BC Gay Men's Health Summit 2013: Why out healthcare professionals matter to closeted clients

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      Sure, it's 2012 we live in Canada, one of the most gay-friendly nations in the world where same-sex marriage is legal and gay rights are recognized. So is coming out becoming a thing of the past?

      Far from it.

      Vancouver Coastal Health's David Devine, who was part of a panel at the B.C. Gay Men's Health Summit on November 7, still sees the need to help people struggling to come out of the closet.

      "A week doesn't go by that I don't have a client come in my door saying, 'David, I need to talk to you'," he said. "And I know that look in their eye. It's 'I'm gay. I haven't told anyone. Can we have a session?' "

      In spite of great strides in gay equality in Canada, Devine observed that we somehow still haven't progressed beyond the "heteronormative pressure put on men…to act and be straight and sublimate your true feelings".

      What's more, he has also seen that the connection between mental health problems and identity issues tends to get overlooked.

      "How much are we seeing in the mental health world and the addiction world because people are not being true to themselves and truly who they are? I've seen that people who are later in recovery, I say 'Go be yourself' and they say 'I have no idea who that is', and that's straight, gay, bi, whatever."

      He gave the example of one client in his 30s who had both a mood disorder and drug addiction. Although married to a woman, he had been experiencing same-sex attractions he had difficulty talking about.

      Although this client grew up with liberal, progressive, queer-positive family and friends, he was still contending with deeply rooted internalized homophobia.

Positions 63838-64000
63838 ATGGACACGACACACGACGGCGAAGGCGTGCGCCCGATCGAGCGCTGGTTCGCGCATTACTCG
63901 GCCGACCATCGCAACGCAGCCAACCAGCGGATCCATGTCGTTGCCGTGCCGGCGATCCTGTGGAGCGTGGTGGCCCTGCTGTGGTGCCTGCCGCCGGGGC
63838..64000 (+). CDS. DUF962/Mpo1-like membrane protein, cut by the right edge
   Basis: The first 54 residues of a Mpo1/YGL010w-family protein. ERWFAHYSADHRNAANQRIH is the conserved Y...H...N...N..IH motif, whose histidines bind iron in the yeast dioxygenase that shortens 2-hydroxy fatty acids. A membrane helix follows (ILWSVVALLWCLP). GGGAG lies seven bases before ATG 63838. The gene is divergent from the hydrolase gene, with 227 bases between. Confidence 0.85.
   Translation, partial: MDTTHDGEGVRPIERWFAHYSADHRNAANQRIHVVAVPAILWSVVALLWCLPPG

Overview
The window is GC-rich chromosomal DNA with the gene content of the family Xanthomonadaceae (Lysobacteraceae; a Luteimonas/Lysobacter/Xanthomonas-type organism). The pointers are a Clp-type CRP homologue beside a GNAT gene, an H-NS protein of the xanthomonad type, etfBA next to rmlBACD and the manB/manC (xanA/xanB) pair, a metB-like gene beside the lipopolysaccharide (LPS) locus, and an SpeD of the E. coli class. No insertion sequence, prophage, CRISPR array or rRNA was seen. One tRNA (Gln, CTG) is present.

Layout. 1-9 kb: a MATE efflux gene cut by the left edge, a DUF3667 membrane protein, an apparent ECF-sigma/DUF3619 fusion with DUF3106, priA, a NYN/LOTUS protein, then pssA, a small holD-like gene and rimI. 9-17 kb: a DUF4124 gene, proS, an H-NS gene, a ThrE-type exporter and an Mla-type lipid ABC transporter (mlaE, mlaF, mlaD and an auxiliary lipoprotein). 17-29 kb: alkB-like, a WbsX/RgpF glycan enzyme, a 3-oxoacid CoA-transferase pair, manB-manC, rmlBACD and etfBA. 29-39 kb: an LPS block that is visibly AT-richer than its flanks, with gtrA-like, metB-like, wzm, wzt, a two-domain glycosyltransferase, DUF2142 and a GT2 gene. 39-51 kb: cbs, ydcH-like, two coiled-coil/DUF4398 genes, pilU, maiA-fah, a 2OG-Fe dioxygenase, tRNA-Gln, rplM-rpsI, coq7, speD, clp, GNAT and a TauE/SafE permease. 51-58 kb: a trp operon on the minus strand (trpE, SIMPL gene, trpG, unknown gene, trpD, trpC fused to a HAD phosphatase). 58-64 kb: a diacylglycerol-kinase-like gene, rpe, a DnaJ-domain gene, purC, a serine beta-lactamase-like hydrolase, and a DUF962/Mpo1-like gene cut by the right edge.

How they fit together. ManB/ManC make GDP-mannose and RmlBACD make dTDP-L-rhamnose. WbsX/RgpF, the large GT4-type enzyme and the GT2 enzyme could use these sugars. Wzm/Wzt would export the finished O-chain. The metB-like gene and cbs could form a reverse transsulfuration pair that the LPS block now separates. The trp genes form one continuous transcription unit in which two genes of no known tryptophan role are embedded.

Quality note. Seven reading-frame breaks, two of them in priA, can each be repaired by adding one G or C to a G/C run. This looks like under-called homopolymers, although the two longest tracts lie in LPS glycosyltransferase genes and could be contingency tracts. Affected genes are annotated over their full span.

"He always felt that if he came out today, he would be accepted," Devine said. "But…he got a lot of…[his internalized homophobia] from the external world, not necessarily the family."

      Even after being diagnosed with mental illness and receiving treatment, and even after being caught viewing gay porn by his wife, he still did not disclose his same-sex attractions until he met Devine, who was openly gay.

      The client said he wouldn't have told Devine about his same-sex attractions if he didn't know Devine was gay. 

      "When the healthcare provider is out and there's a queer-positive vibe…in the healthcare setting," Devine said, "that makes it a lot easier and a lot safer for the clients or patients who are struggling to feel safe to say 'I'm in the closet. I'm gay.' "

      Devine pointed out the importance of looking at both mental health and sexual orientation issues as potentially related rather than independent of each other.

      "We tend to separate mental health and addiction, and sexual orientation from addiction and mental health. When we address something as powerful as your identity as a sexual being—in this case a sexual man—and who and what you really are…he was able to handle his urges and cravings and they were not as big because he was no longer hiding this secret. He was no longer having this shame and guilt. And he was able to learn how to act on his attraction to other men in a healthier way."

      After therapy with Devine and pursuing some recommendations, such as taking 12-step programs and making friends with gay men, the client became able to tell his friends about his same-sex attractions, to enjoy gay porn without the use of drugs, and to even go on to have his first relationship with another man.

      Devine underscored the benefits of helping clients out of the closet by citing results from the Sex Now study that indicate that people who remain closeted may face health consequences.